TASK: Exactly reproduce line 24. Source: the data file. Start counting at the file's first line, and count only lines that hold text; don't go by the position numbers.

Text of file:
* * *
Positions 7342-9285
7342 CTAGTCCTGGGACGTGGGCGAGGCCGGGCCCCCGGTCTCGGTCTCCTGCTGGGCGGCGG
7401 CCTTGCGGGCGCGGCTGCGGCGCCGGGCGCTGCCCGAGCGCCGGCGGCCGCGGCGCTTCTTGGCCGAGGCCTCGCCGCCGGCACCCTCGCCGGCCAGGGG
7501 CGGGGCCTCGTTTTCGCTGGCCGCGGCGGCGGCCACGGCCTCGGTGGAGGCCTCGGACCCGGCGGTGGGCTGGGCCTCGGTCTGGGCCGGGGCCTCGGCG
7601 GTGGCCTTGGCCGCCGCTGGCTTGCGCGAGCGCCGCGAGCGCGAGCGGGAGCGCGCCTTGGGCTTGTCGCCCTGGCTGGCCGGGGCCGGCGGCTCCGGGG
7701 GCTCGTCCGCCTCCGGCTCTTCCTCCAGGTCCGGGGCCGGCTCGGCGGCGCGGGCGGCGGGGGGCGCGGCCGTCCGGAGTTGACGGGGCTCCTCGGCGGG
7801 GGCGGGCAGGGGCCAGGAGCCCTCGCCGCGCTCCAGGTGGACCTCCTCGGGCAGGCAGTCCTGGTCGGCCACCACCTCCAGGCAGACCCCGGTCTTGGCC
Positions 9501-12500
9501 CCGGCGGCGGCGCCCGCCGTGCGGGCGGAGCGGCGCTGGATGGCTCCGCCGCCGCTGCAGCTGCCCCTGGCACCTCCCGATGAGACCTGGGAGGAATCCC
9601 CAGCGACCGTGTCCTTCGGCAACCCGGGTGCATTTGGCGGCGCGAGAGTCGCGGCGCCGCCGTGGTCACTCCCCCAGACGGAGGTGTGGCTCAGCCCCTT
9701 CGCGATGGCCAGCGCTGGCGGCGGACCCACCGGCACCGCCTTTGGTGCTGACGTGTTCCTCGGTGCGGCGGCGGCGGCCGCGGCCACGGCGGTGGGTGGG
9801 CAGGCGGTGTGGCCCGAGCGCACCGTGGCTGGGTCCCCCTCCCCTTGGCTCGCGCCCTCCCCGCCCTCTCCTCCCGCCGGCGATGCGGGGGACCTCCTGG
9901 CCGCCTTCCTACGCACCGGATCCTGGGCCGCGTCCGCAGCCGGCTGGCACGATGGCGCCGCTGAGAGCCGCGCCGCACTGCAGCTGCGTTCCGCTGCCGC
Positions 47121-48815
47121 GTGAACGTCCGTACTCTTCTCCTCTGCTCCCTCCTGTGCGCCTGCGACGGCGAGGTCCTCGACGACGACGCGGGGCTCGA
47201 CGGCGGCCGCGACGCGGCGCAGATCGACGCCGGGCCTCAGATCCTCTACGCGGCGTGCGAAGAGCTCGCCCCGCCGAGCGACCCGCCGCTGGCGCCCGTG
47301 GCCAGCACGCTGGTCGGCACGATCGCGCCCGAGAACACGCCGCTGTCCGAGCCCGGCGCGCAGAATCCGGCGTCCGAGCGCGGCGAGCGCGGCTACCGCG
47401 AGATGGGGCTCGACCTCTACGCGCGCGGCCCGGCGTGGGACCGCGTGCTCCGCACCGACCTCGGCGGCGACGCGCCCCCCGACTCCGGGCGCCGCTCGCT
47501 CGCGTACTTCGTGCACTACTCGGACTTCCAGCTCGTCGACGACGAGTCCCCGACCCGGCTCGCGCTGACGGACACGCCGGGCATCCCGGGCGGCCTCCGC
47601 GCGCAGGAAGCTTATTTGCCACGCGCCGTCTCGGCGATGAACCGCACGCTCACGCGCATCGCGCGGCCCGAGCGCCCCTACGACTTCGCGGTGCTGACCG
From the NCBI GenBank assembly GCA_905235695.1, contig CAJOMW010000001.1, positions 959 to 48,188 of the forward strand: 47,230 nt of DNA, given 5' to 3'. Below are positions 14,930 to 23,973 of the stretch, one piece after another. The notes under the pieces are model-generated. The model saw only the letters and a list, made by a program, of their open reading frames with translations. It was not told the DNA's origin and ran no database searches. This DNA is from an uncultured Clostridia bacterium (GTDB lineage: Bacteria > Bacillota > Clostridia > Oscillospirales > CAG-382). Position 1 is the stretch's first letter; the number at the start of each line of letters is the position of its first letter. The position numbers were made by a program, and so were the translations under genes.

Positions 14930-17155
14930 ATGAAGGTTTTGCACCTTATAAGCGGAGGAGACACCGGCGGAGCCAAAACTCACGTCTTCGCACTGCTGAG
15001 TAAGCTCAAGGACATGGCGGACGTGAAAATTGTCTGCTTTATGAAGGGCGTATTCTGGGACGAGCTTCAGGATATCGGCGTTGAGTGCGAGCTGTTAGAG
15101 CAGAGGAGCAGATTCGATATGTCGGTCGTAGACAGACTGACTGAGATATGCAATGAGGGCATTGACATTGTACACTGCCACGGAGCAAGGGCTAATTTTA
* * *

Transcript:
15001 TAAGCTCAAGGACATGGCGGACGTGAAAATTGTCTGCTTTATGAAGGGCGTATTCTGGGACGAGCTTCAGGATATCGGCGTTGAGTGCGAGCTGTTAGAG